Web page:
Fig 1. A search for a balustrade shows a good variation of results. However one also finds typical examples for false positives.
Fig 2. Search results of Corinthian capitals. Undeniably, images of Composite capitals are mixed in with the results.
Fig 3. The algorithm is especially successful in searching for more uncommon orders.
Fig 4. As in this case, the results may still show large variations. Then again these variations can offer unexpected inspiration for further search requests.
COMPOSITIO: Arthistoric Analysis of Architecture via Computer Vision (2013-2015)
Björn Ommer, Peter Bell and Michael Arnold
Innovation Fund FRONTIER, Heidelberg University funded by German Research Foundation (DFG)
The interdisciplinary Frontier project connects computer vision with the field of art history and analyses early modern architecture with the help of machine learning and image processing. Our approach is initially based on a small database of 1324 images. The collection contains photographs of early modern facades, illustrations from architectural treatises, as well as drawings, and book illustrations from the British Library.
The Frontier project divides its research into three tasks. The first task is to detect entire buildings or parts of buildings. This is done either by selecting a part of an existing image or by uploading a new image. An offline pool of prototypical negative examples of early modern architecture can be created on the database (e.g. background images and non-objective parts of the image). This procedure requires little effort and allows the user to search for a larger scope of different details. Every search request performed by the user is then compared to the negative pool to identify its differences in order to find more similar objects in the image database.
For this project, we have designed a web-application to allow users easy access. Significant objects like balustrades, capitals, arches and sculptures are mostly well recognized and found, however, several mistakes may occur due to distracting geometrical forms or clutter present in the images.To further enhance the search results a new feature involves an interactive learning approach in which the user judges the search results according to the amount of similarities with the original search request. This trains the program to further specify the search request which increases the amount of suitable results. The second task consists of separately training significant architectural elements. An increasing number of trained objects enables the algorithm to recognize the requested category more precisely. The third task is the analysis of architecture by self-similarity. Unlike the first approach, this task is supposed to be solved without any learned input. With the help of Chamfer Matching, the algorithm identifies the shapes inside the image and compares similar patches in other images to find matching regions. This approach should not only be able to recognize and show similar parts of buildings but also allow for a deeper understanding of their composition and design. There is some evidence that, in comparison to other picture databases, working with images of architecture is not as easy as had been previously assumed. The unsupervised approach is especially challenging for basic research.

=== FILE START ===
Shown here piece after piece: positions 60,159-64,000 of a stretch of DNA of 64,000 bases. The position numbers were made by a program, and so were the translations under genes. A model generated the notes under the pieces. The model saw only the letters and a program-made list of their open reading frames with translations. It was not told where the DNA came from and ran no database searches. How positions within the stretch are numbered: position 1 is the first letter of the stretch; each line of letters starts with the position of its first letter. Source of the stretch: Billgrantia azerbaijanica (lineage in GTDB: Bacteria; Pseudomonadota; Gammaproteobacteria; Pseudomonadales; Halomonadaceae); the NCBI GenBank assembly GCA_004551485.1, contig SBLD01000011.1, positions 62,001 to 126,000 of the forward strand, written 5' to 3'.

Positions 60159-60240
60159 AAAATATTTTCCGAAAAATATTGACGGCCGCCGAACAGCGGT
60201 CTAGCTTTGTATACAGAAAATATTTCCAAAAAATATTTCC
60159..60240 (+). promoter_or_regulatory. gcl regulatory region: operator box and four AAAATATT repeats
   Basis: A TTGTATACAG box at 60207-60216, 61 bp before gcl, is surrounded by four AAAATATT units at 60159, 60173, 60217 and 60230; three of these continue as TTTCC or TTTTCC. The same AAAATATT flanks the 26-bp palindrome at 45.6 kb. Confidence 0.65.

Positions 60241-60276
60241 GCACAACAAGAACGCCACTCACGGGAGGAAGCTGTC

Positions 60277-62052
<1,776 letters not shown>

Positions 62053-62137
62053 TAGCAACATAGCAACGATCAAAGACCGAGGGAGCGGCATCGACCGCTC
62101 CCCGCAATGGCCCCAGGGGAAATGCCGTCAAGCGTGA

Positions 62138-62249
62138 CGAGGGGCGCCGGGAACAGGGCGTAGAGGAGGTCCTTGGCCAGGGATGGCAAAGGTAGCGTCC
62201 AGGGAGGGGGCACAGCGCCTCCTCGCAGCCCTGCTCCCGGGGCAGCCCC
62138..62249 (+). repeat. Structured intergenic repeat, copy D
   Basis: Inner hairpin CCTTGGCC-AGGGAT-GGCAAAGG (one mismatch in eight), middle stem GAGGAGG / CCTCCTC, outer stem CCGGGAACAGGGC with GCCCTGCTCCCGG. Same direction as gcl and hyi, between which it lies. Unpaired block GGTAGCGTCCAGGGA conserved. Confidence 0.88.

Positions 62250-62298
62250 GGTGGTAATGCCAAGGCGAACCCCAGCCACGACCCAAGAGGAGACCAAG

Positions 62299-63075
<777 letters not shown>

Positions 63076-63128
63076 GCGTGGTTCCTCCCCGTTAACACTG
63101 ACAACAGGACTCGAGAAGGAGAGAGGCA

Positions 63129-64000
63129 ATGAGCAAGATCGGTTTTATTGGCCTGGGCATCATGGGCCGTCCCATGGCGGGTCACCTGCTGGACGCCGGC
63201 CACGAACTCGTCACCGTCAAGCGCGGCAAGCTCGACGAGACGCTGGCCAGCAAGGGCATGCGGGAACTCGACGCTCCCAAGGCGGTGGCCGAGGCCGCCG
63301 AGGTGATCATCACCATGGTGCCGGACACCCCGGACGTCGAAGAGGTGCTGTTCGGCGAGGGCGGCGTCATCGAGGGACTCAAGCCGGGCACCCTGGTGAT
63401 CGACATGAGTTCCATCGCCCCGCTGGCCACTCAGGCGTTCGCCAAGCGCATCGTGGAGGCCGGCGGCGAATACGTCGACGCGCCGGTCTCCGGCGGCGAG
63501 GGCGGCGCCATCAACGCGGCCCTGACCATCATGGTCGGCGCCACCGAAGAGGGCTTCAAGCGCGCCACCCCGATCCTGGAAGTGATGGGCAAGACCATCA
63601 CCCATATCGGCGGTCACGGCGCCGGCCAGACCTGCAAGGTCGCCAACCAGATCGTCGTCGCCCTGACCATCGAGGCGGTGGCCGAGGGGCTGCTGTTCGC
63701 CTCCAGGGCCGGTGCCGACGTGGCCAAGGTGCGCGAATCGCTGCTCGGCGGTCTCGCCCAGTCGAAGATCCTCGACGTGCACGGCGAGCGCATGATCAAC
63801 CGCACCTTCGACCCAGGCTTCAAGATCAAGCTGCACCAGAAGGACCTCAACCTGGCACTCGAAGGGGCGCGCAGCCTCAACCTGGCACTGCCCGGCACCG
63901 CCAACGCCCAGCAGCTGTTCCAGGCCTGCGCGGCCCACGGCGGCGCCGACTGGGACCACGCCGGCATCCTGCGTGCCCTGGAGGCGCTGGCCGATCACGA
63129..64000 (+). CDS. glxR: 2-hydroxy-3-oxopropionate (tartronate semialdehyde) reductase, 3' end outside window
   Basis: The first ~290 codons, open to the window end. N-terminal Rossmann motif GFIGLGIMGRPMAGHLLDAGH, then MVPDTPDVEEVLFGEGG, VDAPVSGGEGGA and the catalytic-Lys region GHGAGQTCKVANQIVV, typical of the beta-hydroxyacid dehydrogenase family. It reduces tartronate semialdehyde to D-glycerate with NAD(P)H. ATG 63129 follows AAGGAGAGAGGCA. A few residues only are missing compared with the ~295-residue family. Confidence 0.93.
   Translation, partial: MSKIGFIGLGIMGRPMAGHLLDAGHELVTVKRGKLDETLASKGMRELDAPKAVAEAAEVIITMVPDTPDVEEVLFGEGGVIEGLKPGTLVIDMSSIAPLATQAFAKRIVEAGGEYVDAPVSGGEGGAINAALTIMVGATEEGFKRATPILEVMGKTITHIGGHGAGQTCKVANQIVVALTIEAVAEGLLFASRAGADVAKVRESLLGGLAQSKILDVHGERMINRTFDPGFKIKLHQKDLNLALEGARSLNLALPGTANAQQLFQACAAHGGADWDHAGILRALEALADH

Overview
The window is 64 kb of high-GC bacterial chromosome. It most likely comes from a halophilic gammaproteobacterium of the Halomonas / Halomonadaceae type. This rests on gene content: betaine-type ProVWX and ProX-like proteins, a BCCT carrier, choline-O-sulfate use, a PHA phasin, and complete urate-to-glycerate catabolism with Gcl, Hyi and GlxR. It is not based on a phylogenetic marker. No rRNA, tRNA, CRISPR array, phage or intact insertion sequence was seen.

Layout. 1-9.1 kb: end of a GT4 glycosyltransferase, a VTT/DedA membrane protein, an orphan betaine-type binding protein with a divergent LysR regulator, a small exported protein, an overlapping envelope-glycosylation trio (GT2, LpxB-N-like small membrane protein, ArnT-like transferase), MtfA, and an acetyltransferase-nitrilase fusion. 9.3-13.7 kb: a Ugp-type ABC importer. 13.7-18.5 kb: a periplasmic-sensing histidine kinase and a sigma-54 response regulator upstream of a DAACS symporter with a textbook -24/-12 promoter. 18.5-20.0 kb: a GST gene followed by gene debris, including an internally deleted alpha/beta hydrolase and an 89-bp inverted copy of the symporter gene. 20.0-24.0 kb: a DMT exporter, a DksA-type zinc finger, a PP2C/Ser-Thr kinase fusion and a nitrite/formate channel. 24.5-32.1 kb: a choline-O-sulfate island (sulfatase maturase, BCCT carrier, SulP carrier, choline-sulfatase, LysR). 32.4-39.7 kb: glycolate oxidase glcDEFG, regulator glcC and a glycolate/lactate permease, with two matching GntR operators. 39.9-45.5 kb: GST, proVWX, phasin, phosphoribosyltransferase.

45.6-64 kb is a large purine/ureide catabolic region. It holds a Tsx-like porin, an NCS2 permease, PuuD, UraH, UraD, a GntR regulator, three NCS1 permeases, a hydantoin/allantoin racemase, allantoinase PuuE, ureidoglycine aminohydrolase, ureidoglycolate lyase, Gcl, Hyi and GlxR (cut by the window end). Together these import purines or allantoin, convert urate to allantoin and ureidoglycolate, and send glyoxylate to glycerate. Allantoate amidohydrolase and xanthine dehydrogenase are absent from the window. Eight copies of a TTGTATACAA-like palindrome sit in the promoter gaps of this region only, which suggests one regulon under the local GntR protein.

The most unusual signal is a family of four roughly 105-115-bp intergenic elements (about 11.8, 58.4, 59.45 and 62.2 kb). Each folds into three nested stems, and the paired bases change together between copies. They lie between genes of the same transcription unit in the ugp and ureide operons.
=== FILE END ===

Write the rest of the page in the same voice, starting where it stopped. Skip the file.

Fig 6. Trained objects provide more accurate search results. In this case, all the capitals of the Berlin City Palace are included in the first two rows of the search results.
Fig 7.Processing pipeline: a) original image of size 400x500, b) binary edge image, c) subset of patches from binary edge image of size 21x21,d) self-similarity fire-pattern of Chamfer Matching costs for a small subset of patches, e) self-similarity cost matrix (size 1646x1646) between all patches, f) Region self-similarity: clustering of e) assigns patches to groups.
Different groups are rendered in different color and the feasibility of a patch belonging to a group is visualized through saturation.